Myanmar’s mango market sees losses amid 30% drop in China’s fruit demand

Photo Thant Zin Muse 2 72
A woman evaluates the quality of mangoes at 105-mile trade zone Muse.  Photo: Thant Zin (Muse)

China’s fruit demand falls by around 30 per cent amid the coronavirus pandemic and so, Myanmar fruit market is experiencing hurdles and losses, said a trader from Khwar Nyo fruit depot.
The prices of mango are on the decline. The low demand keeps market weak, he continued.
Seintalone mango fetches around 80-90 Yuan per basket, while Shwehinthar mango was priced 35-65 Yuan per basket, according to the Muse market.
This year, the coronavirus risks lead to losses in fruit market due to transport difficulties and trade disruption, said a grower from Kyaukpadaung Township.
Concerning exports of watermelon, muskmelon and mango, it is important not to rely on the Chinese market alone, traders from Muse pointed out.
The mango growers are urged to supply the quality mango to maintain the market reputation.
Additionally, the mango farm-owners need to follow the Good Agricultural Practices (GAP).
They also need to obtain GAP certification. The Agriculture Department has been instituting criteria for long-term organic farming.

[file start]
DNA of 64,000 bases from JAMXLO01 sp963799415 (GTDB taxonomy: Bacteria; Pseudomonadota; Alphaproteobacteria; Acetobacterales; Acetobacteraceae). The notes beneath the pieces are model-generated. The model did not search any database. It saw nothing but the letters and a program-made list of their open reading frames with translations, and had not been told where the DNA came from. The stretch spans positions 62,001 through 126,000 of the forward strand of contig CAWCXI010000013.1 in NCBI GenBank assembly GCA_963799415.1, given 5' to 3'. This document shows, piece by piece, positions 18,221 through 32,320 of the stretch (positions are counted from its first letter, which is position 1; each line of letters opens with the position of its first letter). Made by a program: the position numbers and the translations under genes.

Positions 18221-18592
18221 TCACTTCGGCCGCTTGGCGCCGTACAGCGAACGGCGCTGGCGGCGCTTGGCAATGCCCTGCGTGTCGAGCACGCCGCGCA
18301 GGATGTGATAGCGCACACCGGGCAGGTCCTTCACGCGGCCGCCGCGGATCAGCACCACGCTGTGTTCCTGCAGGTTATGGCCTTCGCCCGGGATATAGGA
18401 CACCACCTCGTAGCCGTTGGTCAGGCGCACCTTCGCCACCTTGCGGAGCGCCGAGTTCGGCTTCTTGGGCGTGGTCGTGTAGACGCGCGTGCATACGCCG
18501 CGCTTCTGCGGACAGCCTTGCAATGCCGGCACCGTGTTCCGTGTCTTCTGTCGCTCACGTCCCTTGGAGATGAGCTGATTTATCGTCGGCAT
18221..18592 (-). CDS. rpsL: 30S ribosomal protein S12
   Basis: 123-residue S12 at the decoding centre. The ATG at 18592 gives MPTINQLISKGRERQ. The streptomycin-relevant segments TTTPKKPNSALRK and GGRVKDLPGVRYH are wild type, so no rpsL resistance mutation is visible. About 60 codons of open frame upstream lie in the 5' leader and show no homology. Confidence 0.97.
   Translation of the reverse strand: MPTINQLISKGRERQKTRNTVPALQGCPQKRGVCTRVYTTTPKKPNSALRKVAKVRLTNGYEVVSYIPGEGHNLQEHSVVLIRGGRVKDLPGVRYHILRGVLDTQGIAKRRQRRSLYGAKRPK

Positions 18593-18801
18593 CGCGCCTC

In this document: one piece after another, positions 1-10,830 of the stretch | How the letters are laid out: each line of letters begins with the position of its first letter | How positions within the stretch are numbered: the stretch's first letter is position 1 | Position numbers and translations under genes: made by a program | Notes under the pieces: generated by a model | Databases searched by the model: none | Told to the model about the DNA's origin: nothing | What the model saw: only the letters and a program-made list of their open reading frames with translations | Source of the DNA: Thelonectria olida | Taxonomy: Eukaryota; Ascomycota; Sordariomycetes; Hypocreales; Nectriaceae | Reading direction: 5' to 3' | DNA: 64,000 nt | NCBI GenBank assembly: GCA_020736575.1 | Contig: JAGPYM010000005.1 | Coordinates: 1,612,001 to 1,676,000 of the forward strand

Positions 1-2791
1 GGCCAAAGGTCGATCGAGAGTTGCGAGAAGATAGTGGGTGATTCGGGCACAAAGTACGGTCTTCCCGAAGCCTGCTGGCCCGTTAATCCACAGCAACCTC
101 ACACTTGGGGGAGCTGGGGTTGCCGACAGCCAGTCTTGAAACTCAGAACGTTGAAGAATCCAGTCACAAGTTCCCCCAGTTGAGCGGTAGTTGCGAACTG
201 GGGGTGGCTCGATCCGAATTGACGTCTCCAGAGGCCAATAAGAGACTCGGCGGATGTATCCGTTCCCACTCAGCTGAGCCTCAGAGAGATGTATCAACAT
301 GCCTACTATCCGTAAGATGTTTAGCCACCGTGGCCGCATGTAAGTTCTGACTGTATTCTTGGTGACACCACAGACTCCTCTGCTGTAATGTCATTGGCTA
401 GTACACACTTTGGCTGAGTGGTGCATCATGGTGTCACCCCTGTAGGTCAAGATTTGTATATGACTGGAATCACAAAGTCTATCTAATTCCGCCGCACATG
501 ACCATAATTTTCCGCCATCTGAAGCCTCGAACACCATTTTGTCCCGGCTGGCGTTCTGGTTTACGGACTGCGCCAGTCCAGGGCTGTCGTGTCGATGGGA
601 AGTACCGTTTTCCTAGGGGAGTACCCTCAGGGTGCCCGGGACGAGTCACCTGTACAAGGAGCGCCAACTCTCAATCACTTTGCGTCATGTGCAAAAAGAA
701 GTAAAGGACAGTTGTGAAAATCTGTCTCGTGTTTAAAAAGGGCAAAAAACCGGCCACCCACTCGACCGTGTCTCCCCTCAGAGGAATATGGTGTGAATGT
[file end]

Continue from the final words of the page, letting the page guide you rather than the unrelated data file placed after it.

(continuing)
In the 2017-2018 financial year, Myanmar exported 50,000 tonnes of Seintalone mangoes. The country aims to raise the export volume of Seintalone to 100,000 tonnes in 2020, according to the online news released by the Ministry of Commerce.
Of about 200 mango varieties originated in Myanmar, Seintalone, Shwehintha, Padamyar Ngamauk, Yinkwe, Machitsu varieties are primarily grown. The foreign market prefers Seintalone variety.
Myanmar’s mangoes are primarily shipped to China, and also, the small volume goes to India, Bangladesh, Thailand, the Republic of Korea, Singapore, and Japan markets.
Ayeyawady Region possesses the largest mango plantation acres, having about 46,000 acres. Bago Region is the second-largest producer with 43,000 acres and Mandalay has 29,000 acres of mango. There are over 24,000 acres in Kayin State, over 20,400 acres in Shan State and over 20,000 acres in Sagaing Region, according to the association.— Ko Htet (Translated by Ei Myat Mon)

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